Calling them Taj Mahal type schools is a bit extreme. I have seen schools much nicer in other parts of the country. For argument's sake, let's say the Taj Mahal is an overexaggerted comparison. What we are saying is that our children do not deserve to have nice schools to learn in, even though school age is the most important part of human development. Why should we not want nice schools for our children? Much of this money is for more technology in schools as well, which necessitates that they are built a certain way. Is integrating technology in to education not something that we should be doing? This is not the 1950s anymore, the education that students need today has changed, the world is different, textbooks and paper are not going to cut it anymore! If we do not invest in education and make it a priority we will far further behind than we already are.

bulldog72
Holladay, UT

Time for us to have some separation of church and state. Many states fund education through their lottery, and ask the public or government to contribute very little to supplement. I have seen Utah residents lined up to buy powerball tickets in Malad, dollars upon dollars going out of state instead of being invested in to our children. Lottery is a choice, no one would be compelled to buy lotto tickets, but let's get a little creative here if bonds are not the answer.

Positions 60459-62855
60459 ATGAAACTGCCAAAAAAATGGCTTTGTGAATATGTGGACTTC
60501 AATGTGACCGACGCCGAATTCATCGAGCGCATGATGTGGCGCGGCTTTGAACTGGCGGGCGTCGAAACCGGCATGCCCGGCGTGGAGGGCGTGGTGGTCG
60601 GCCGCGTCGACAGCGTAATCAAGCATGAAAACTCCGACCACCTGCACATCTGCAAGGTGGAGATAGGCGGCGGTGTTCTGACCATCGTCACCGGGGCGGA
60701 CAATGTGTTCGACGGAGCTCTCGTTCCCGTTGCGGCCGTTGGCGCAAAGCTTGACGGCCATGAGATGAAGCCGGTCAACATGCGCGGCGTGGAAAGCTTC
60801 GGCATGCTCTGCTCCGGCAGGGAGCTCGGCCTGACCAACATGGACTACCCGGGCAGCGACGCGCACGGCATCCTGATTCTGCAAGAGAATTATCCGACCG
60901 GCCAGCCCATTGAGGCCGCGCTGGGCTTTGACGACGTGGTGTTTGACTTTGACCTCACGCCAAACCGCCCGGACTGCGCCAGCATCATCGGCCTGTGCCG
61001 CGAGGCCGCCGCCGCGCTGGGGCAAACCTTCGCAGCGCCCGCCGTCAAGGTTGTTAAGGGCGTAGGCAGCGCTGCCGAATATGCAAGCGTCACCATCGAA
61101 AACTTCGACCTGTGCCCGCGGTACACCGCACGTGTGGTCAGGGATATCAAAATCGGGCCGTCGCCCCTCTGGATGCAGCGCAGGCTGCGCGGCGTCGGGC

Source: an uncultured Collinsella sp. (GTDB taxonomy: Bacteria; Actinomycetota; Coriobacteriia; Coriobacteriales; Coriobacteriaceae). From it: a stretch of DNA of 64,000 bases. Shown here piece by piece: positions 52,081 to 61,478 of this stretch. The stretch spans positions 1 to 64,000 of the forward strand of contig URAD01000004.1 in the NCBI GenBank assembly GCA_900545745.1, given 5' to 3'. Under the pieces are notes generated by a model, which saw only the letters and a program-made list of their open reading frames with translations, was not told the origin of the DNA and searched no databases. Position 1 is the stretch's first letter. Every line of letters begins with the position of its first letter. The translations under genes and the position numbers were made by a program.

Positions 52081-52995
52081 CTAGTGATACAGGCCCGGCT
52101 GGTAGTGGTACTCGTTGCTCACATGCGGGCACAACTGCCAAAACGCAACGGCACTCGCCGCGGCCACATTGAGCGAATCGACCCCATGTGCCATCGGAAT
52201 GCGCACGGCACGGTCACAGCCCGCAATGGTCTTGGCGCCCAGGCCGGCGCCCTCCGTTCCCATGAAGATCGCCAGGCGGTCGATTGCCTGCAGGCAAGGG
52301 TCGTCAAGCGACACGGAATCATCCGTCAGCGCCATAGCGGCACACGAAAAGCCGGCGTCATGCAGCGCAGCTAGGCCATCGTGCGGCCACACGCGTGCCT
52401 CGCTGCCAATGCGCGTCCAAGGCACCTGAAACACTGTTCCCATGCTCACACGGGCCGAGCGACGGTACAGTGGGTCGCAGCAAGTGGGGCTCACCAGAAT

dski
HERRIMAN, UT

Yes, we neglected the children by not approving the bond package, if that is what we are accused of. But these children need a home to live in. Most of these homes are worth less than what we owe to the bank. If we are taxed to death, these children may not have a place to call home and they end up going elsewhere. I support the forward thinking regarding school upgrades and the anticipation of future growth. What I did not support was the open blank check of half a billion dollars they were asking for. School districts have a long history of mismanagement. When the public wants to know what they have done with the money, the public is always accused of being anti-children and all that blaming games liberals use in their arsenal. This whole thing was poorly thought out. A project specific bond would have been palatable with the public. In this case, I am not sure that was even suggested as an option. They went for the Hail Mary play and they lost. Now that they lost, I am accused of neglecting the children. Riverton is a good place to live.